Garlic pitas with double-cream tzatziki (photograph by Tasha Seccombe)

  4. Garlic pitas with double cream tzatziki – the Greeks know best when it comes to garlic, trust me. These delicious garlic pitas are absolutely scrumptious, especially dipped into a creamy (not watery), minted home-made tzatziki. Meatless Mondays, here we come!

    Fresh linguine with basil & cashew pesto, mixed tomatoes and fior di latte.

  5. Spaghetti or linguini with basil pesto – these days you can find a packet of pasta for less than R10.00 at most supermarkets. Add a dollop of (shop-bought or home-made) pesto and a drizzle of olive oil and you’re smiling! If you want to be fancy and if you have extra budget, add slivers of fior di latte and sliced baby tomatoes or some shredded chicken.

This post was written in association with Hippo household insurance. Check out their choices for budget-beating dinners.

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Fresh Feasting with Pork 360: Pork & Pineapple Burgers with Herb Mayo

9 Jan

Pork & pineapple burger with coriander mayo (photography by Tasha Seccombe)

If you love great burgers, you’re in for a treat. Making patties out of great quality pork mince results in a much softer patty than ground beef, delivering a really awesome texture that’s almost marrow-like. They’re seasoned with smoked paprika and ginger, paired with a slice of grilled fresh pineapple and topped with a dollop of creamy coriander mayo. Add some crispy iceberg lettuce and a buttery, golden, toasted sesame bun. This might be one of the best tasting burgers I’ve ever made.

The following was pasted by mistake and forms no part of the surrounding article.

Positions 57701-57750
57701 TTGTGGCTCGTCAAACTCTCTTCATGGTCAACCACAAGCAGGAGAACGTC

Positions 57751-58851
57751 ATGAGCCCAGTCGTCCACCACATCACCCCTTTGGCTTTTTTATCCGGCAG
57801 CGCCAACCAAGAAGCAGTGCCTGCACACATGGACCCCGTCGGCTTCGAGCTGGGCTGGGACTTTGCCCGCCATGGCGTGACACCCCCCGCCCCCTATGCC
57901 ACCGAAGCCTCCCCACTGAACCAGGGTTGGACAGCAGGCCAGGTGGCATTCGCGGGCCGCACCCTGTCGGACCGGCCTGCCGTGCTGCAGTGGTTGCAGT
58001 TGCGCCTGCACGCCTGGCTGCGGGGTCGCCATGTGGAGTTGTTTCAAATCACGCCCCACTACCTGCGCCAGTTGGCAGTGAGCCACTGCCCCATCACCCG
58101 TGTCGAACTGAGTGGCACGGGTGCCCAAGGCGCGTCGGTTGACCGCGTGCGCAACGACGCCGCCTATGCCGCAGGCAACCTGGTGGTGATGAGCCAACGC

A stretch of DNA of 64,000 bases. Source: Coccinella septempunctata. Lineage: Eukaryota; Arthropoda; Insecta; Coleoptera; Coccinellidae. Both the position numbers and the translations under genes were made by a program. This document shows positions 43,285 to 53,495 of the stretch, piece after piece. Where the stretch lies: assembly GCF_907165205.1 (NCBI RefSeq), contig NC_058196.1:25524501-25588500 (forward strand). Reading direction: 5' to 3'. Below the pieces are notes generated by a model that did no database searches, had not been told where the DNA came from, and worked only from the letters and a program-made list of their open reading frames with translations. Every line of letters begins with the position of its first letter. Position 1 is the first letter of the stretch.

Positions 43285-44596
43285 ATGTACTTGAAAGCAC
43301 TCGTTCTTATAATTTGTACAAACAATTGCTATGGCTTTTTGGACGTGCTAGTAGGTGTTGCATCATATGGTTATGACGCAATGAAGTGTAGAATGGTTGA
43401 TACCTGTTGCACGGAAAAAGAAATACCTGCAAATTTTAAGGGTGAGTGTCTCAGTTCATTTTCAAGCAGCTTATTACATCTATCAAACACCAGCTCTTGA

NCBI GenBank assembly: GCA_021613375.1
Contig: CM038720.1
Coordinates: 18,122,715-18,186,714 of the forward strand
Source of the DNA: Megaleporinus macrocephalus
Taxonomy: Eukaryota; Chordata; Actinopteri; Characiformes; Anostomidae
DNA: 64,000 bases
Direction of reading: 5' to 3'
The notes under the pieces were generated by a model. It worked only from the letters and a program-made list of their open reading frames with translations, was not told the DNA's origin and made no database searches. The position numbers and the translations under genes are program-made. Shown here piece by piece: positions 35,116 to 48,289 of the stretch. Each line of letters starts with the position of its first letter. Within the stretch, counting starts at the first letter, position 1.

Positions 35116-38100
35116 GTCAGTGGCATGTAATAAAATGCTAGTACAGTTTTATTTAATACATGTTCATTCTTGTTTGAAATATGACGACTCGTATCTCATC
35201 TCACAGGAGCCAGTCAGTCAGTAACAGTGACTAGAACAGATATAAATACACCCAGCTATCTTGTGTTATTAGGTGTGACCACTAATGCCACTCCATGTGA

This recipe is the last in a series of six that I’ve developed in association with Pork 360. It’s a quality assurance and traceability certification – a guarantee to both the consumer and retailing sector that the producer has a consistent production process that complies with minimum standards and ensures high-quality pork. The Pork 360 projects takes place under the guidance of the South African Pork Producers Association (SAPPO). Watch their video for more info.

In a nutshell: it’s pork you can trust!

You will find all of the listed ingredients at your local Food Lover’s Market. Look out for the Pork 360 mark/logo on the pork products.

Pork burger with grilled pineapple, crispy lettuce and creamy herb mayo (photography by Tasha Seccombe)

Ingredients: (makes 4)

  • 600-700 g pork mince
  • salt & pepper
  • 5 ml smoked paprika
  • 15 ml fresh ginger, finely grated
  • 1/2 small onion, coarsely grated
  • for the herb mayo:
    • 1 cup creamy mayonnaise
    • a handful fresh coriander, finely chopped
    • a squirt lemon juice
  • 4 sesame burger buns, halved and buttered
  • 4 large iceberg lettuce leaves, washed & drained
  • 30 ml olive oil
  • 4 slices fresh pineapple

Method:

  1. For the patties: In a mixing bowl, add the pork and season generously with salt & freshly ground black pepper. Add the smoked paprika, ginger and onion and mix well using clean hands (or a fork, if you prefer). Divide the mixture into four and shape into flat disks. I like placing them on pieces of grease-proof baking paper for an easy transfer to the pan later. Always remember that meat will shrink and pulls to its center in the pan, so make each pattie a little wider and flatter than you think you should. Set aside.
  2. For the herb mayo: mix the mayonnaise, coriander and lemon juice together with a fork (for a smooth result, process in a food processor). Set aside.
  3. Toast the buttered insides of the buns in a hot pan until golden and crunchy. Transfer to plates, then top the bottom halves with lettuce.
  4. Add olive oil to the hot pan and fry the patties on both sides until golden brown and cooked. Remove from the pan to rest while you fry the pineapple.